Welcome! Like the book of the same name, this blog is an eclectic collection of Sherlockian scribblings based on more than a half-century of reading Sherlock Holmes. Please add your own thoughts. You can also follow me on Twitter @DanAndriacco and on my Facebook fan page at Dan Andriacco Mysteries. You might also be interested in my Amazon Author Page. My books are also available at Barnes & Noble and in all main electronic formats including Kindle, Nook, Kobo and iBooks for the iPad.

Wednesday, July 26, 2023

In the Footsteps of Sir Arthur in Cincinnati

The Cincinnati Art Museum -- not quite as ACD saw it!

Sherlockian societies each have their own distinctive vibe, but they also play well together. Last month, for example, 26 members of four Midwest scions came together for an Arthur Conan Doyle Tour of Cincinnati.

Ann Brauer Andriacco, Sparking Plug of the Tankerville Club of Cincinnati, led us to sites that were either visited by ACD on his 1894 lecture tour of the United States (which also included Indianapolis) or had some other connection to Conan Doyle.

Before lunch, the group visited by turns the Harriet Beecher Stowe House for a guided tour of the home now under renovation (which ACD “looked at with interest” when he was in the neighborhood) and a nearby school where Maria Longworth Storer, the founder of Rookwood Pottery, kept an apartment. (ACD wanted to visit the Rookwood factory but was unable.) Ann also led  a walking tour of one of the nicest streets in the Walnut Hills neighborhood, which ACD probably saw.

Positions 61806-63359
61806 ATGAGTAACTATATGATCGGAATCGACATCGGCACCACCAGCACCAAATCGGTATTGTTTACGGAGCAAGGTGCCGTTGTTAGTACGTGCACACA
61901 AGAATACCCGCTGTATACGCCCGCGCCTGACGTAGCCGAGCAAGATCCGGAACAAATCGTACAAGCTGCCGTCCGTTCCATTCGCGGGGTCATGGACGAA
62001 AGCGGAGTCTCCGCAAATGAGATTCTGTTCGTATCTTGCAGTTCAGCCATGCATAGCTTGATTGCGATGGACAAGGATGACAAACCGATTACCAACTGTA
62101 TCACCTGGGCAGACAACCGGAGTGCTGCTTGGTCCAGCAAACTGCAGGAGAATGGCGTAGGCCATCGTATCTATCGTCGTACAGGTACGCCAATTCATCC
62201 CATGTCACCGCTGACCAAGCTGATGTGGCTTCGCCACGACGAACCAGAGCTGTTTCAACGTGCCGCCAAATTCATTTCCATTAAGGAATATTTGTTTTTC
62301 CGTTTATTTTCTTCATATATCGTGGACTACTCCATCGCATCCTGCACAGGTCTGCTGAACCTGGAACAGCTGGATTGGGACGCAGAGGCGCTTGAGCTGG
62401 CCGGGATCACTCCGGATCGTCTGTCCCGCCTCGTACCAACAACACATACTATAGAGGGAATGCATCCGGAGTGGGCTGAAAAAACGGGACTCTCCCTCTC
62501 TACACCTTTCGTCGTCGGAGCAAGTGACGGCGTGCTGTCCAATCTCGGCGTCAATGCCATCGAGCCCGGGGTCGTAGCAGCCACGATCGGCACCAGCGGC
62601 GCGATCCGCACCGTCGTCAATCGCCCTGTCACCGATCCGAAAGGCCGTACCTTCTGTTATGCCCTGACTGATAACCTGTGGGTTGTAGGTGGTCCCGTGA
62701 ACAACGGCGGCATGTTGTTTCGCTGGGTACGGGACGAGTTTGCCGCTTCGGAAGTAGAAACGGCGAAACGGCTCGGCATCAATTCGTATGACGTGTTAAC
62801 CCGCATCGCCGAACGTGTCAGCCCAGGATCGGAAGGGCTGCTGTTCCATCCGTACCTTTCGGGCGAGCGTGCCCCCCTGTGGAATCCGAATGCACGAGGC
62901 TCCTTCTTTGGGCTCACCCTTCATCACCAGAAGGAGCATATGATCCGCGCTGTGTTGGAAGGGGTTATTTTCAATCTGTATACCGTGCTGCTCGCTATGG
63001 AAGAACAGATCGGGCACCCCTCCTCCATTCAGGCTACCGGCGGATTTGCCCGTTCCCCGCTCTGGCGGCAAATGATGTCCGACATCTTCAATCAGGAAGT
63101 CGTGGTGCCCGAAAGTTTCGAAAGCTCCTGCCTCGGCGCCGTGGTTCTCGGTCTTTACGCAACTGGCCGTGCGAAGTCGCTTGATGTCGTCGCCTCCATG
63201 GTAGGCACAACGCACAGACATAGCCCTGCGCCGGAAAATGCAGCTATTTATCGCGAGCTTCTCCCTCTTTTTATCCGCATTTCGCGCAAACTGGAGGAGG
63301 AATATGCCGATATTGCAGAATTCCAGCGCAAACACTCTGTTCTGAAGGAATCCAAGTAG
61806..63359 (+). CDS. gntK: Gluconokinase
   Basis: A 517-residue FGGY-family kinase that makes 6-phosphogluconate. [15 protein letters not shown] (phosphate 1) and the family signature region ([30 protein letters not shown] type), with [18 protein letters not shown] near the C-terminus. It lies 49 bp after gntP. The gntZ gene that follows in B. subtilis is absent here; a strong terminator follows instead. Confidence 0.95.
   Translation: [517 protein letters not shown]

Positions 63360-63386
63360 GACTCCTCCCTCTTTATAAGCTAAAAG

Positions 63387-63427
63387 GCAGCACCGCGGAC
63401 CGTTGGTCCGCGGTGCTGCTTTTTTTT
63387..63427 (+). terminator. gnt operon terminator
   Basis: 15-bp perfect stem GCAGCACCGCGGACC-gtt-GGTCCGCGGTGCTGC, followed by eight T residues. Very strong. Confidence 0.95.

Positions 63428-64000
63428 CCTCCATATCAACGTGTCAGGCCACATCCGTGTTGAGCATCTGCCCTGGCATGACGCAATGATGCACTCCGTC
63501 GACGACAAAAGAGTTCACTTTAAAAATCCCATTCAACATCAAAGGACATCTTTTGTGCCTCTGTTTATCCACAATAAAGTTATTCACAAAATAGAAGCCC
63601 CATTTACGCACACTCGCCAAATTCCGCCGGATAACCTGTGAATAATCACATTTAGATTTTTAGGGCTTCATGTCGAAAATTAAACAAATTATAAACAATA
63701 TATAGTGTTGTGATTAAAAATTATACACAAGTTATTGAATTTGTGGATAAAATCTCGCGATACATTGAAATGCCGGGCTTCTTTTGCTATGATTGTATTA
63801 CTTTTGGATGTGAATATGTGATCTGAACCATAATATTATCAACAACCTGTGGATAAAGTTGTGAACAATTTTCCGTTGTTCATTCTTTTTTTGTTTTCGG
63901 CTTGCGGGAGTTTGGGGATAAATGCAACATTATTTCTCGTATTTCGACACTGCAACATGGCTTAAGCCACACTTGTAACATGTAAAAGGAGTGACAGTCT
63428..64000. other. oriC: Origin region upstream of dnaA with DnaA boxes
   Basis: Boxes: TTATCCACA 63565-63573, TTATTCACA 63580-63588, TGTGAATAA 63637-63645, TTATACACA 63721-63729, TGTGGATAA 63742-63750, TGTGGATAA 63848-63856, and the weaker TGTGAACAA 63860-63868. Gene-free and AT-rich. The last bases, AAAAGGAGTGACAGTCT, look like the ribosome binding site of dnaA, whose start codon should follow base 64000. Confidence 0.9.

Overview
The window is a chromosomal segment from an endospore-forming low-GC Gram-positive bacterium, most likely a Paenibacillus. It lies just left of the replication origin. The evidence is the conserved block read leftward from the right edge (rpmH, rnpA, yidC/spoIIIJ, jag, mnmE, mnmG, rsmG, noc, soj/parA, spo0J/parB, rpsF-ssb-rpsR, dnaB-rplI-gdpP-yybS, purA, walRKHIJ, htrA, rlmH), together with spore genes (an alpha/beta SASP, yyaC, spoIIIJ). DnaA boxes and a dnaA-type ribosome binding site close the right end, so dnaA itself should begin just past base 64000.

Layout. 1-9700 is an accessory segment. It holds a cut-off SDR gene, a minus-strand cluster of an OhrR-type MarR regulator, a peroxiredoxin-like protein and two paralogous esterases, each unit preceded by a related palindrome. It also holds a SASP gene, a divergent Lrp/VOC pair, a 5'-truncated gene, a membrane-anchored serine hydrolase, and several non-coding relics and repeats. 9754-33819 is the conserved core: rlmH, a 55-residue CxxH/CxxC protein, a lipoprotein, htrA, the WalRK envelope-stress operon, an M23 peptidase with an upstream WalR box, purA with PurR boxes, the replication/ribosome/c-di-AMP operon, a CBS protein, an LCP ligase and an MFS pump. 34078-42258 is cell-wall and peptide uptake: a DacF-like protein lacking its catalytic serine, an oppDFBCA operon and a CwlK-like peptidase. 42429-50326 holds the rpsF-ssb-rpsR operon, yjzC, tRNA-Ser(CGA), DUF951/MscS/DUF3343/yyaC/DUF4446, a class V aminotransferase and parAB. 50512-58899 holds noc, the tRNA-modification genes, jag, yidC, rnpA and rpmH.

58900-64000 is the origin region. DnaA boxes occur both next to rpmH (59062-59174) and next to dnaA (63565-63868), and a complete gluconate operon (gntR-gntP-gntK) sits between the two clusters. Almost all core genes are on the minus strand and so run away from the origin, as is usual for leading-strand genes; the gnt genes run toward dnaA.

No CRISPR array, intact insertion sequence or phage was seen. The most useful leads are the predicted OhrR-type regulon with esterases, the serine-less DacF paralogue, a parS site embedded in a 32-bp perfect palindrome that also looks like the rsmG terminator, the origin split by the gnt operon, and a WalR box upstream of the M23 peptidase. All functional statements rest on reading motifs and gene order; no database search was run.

After a convivial lunch at Skyline Chili, where tables were arranged for us by management to make conversation easy, we drove through Eden Park, where many of us stopped at the overlook to enjoy the view that Conan Doyle proclaimed to be “the finest he has seen in America.” (All quotes come from a contemporary newspaper account of ACD's visit.)

Then it was on to the Cincinnati Art Museum, “the subject of much admiring comment on his (ACD’s) part.” Ann showed us, in person and via an Art Museum map, where the entrance was in 1894, before the building was added to. Her handouts and the map also called attention to some of the artwork that was part of the Art Museum collection in 1894. We also found a few more by exploring!

One of the highlights of the Art Museum for many of us was the large Rookwood gallery, which also told much of the story of Maria Longworth Storer. She was an entrepreneur who built a highly successful business on female artists.

There is also a Gallery 221 at the Art Museum—but it is just a hallway!

The field trip was organized by the Tankerville Club and co-sponsored by the Illustrious Clients of Indianapolis and the Agra Treasurers of Dayton, with participation by the Ribston Pippins of Michigan. (Ann and I are members of all four scions.) It was a follow-up to a similar ACD excursion by the Clients in Indianapolis some years ago.

1 comment:

  1. It was a fantastic day. Loved every moment. We all learned so much about Cincinnati too.